Interview by Adrian Hextall
On the back of a great triple bill tour with Bad Touch and Aaron Buchanan & The Cult Classics, Daxx & Roxane having been wowing audiences with their energised brand of infectious hard rock. We caught up with Simon Golaz (Bass) and Cal Wymann (Guitar) before the show at ULU-Live in London
AH: Thank you very much for talking to me today. Let’s start with the band set-up. You guys all live together, don’t you, in London?
Simon: Yes. For five years now.
AH: You’ve got that proper, sort of band ethic. It sort of harkens back to the old songs at strip stores where the band’s all in a studio flat living together, working together, after hours, parties together and whatever. How close is that to reality for you guys? Or is that a little bit more low-key these days?
Cal: Well, we’ve basically known each other at this point, almost all of our lives.
Cal: We met when we were in primary school so we’ve really known each other for a long time. When we were living in Switzerland, we started our thrash band. At some point, we were just like, we want to go to London and do music. And I thought the best way to do it is just to go altogether, get a house, and just you know, set up our base.
Cal: And so right now, it is kind of, I would say, I mean it’s pretty close to that. We all live in the same house, we write our music there. We party there.
Simon: We annoy the neighbours there.
AH: You can’t live in a house together and not annoy your neighbours. It goes with the territory, surely.
Simon: It’s also so much easier for like, other general things, even if you are not a musician. Like to just live with, in London, with friends of yours, it’s so much easier too. If you have to move house, you’re already a group of people together, you can just look for a big place altogether. It makes things so much easier.
Cal: I mean this thing of being mates, it’s one of the– I don’t know qualities, is that the word? No, it’s like one of the things that makes the band, man. People do notice it when we play on the stage that, “you guys look like you’ve been mates forever. You guys look like you’re having fun together.” I’m like, yes you know we do everything together, we live together, we write music together, we go to the studio together. After the studio, we go back home together and all this, it’s a whole band thing.
AH: No, I’ll give you that. I mean, having seen you play several times live now, the smiles are always there and it’s one thing you notice, you sharing glances and grins. I mean it’s not just a case of you having a good time, you can clearly tell when you playing off each other as well and things like that. And that shows the dynamic is there, doesn’t it?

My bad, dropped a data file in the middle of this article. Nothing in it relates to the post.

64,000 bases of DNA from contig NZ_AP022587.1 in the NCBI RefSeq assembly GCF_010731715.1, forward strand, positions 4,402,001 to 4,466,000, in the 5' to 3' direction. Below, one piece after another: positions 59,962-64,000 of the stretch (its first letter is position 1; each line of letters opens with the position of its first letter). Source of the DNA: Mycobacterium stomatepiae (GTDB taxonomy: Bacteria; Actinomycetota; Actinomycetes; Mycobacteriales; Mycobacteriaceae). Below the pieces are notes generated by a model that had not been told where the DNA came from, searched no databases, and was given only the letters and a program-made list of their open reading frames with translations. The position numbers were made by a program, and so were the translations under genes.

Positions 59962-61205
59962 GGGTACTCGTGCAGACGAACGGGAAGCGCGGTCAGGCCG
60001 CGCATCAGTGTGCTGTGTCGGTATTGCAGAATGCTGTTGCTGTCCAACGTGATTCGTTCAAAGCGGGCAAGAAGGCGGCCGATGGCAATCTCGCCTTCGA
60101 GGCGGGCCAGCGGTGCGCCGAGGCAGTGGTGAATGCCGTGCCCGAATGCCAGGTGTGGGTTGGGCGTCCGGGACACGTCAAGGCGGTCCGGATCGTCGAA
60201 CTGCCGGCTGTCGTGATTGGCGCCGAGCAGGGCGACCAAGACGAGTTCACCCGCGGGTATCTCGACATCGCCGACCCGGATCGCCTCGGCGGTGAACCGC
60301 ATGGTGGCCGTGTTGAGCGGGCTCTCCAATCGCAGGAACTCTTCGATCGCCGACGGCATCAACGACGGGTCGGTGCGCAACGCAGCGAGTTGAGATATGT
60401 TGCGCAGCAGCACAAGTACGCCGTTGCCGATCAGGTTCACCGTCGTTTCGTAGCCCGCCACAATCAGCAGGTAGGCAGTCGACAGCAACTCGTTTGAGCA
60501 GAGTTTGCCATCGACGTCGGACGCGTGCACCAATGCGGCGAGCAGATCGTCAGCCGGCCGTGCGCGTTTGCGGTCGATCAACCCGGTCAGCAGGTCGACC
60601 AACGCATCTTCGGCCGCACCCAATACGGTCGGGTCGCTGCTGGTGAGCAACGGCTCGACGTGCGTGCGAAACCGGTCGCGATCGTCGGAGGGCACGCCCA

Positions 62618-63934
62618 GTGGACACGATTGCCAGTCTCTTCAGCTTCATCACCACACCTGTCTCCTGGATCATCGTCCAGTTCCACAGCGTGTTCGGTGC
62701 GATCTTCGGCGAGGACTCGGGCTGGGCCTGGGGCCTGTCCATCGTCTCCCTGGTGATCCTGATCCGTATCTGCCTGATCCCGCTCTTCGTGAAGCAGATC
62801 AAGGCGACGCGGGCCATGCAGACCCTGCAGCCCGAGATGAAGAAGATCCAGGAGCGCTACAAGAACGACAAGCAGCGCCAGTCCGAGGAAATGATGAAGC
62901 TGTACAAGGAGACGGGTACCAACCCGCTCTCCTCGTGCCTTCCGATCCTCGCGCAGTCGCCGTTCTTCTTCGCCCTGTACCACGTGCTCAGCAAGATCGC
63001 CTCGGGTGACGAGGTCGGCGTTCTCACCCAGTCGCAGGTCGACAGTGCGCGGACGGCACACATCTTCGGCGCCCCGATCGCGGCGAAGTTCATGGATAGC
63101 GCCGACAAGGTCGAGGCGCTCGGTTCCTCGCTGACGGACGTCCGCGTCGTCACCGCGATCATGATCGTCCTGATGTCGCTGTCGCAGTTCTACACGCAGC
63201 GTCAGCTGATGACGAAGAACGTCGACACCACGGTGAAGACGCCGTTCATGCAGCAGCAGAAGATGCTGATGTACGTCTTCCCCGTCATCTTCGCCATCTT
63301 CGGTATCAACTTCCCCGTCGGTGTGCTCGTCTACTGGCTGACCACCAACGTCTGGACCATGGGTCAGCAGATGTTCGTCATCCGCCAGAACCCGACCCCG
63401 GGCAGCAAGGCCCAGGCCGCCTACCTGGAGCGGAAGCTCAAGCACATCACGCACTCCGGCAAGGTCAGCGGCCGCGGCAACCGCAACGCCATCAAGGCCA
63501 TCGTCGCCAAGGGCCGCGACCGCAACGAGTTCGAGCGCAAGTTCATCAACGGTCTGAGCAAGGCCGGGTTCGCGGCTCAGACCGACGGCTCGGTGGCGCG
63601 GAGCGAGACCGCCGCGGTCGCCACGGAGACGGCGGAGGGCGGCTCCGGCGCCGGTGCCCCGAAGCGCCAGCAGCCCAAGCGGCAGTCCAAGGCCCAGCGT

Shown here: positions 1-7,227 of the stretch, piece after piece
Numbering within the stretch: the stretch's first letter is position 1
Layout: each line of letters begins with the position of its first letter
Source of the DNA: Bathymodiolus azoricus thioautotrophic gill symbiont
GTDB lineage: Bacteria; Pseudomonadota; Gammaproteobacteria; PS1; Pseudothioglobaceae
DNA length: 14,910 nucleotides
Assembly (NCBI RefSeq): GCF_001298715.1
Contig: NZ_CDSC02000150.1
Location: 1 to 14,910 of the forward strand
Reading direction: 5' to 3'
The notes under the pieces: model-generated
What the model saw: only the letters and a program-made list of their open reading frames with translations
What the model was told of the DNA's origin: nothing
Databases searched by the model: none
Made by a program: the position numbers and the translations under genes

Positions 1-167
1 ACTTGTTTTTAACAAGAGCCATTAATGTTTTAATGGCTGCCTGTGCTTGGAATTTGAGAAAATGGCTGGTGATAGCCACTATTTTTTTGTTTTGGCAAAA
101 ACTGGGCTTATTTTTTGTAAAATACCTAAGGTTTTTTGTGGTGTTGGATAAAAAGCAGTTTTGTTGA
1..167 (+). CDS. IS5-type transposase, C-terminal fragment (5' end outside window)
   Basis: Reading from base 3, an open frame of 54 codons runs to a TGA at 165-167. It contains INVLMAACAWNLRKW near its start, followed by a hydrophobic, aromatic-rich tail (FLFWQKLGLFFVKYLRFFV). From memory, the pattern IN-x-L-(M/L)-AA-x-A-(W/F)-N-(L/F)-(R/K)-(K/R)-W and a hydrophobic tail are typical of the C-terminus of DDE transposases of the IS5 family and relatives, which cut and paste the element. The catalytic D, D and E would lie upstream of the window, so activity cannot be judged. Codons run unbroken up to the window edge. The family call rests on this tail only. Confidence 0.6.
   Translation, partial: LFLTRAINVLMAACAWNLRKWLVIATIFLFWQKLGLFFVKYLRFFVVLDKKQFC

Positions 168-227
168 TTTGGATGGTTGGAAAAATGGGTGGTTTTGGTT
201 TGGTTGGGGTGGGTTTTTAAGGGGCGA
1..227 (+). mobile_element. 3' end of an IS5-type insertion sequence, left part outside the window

AH: Yes. Like that, I like that. Why London though? Because I mean you’re from Montreaux originally?
AH: Which kind of has a little bit of musical heritage attached to it.
Simon: It does but it’s–
Cal: I think heritage is the right words.
AH: Rather than a future.
Cal: Yes. It doesn’t have a music scene.
Simon: Well, it’s like a meeting point for big bands but it’s not a place where, it can happen. It’s really hard for local bands to do anything. If you do something and you get famous there, it is probably even harder to get out. We sing locally, and that’s it. There are a lot of big festivals there in the summer. You can just do festival after festival, but it’s really hard to get booked for those shows if you’re not already quite big.
Cal: Yes. And then like London is, obviously, I mean, we’re not from the UK, so we don’t know about the scene in Manchester and all that stuff. So when we were back in Switzerland, London is the city where we want to be. And so, it’s also close to home, so six hundred miles which is a lyric in one of our songs.
AH: And easier to get back?
Cal: Yes, exactly! For us, it was the place we wanted to be. It’s got music and rock culture, it’s got a scene, it’s got–
Cal: Yes, we can gig every night in London if you want too. In Switzerland, you’ll be hard-pressed getting one gig every three months.
AH: Wow. No, I can appreciate that, and you’re absolutely right. I mean the lights, the cameras, and singing for example. There is something on every night and you’re actually competing with seven or eight other gigs up and down in the high street.
Cal: And yes. It’s true that you always got to– and you know when you’re starting off in London, you’re always playing gigs where you got to bring your mates down, but that what’s we want to do, just start building or following down in London, having some parties.
Simon: And the classic rock scene in Switzerland is almost non-existent as well. Like it’s really hard to find bands to play with that plays the same kind of music like, everything is Death metal or Viking metal.
Cal: We were either too hard for Indie Rock gigs of too soft for Thrash and Death Metal gigs.
AH: Which just leaves you just Gotthard to play with presumably?
AH: That’s it, isn’t it?
Cal: We’re kind of in-between like, just a bit out of place.
Simon: And at the moment like there’s so many good bands in England that play this kind of music, it’s starting to really be booming, it’s really cool.
AH: Yes, but there is actually. There is definitely a movement in music now. You guys do stand out a little bit, in terms of you’ve got something that doesn’t just blend in with all the others, but that are a lot of bands that you’re almost competing with for the same space. That’s got to be good in the sense of – well, it’s a challenge that’s got to make you step up in your game. But also, it can also divide the fans and take a handful here and so. So, it’s a bit of a tough one to balance, I would’ve thought.
Cal: Yes. So when we started out gigging in London, we’ve got band-mates I guess, like called, Mongrel Dogs. We did a lot of gigs with them and we were like, “Oh, they’re doing that on-stage and they’re doing that in the show, why don’t we do that?” And then we did something and they would kind of one-up us. Each time we challenged them. And they were looking at all the different bands playing and you can improve by looking at what the other guys are doing. And then we found the guys from Bad Touch, which is not that same style of music, they were more like sleaze and southern. But it fits on a build together, and it’s really nice to be on tour with bands that fit the style of music. And it’s true that like, fans always got to have to choose because there is so much choice, you’re not going to like every band and the band going to be competing to get the fans but for us to be on tour with them and just get our music to their standings.
AH: Definitely. I mean, tonight’s bill is a bit of a dream for fans for this style of music. You guys, Bad Touch, Aaron, as well, it works. And again, you’ve got that slightly different approach because you’ve got your vocalist on bass as well, not just having a single guy front and centre with a microphone so it’s a different band-look and feel anyway. Especially with the way you’re presenting the music, which again captures the attention, doesn’t it?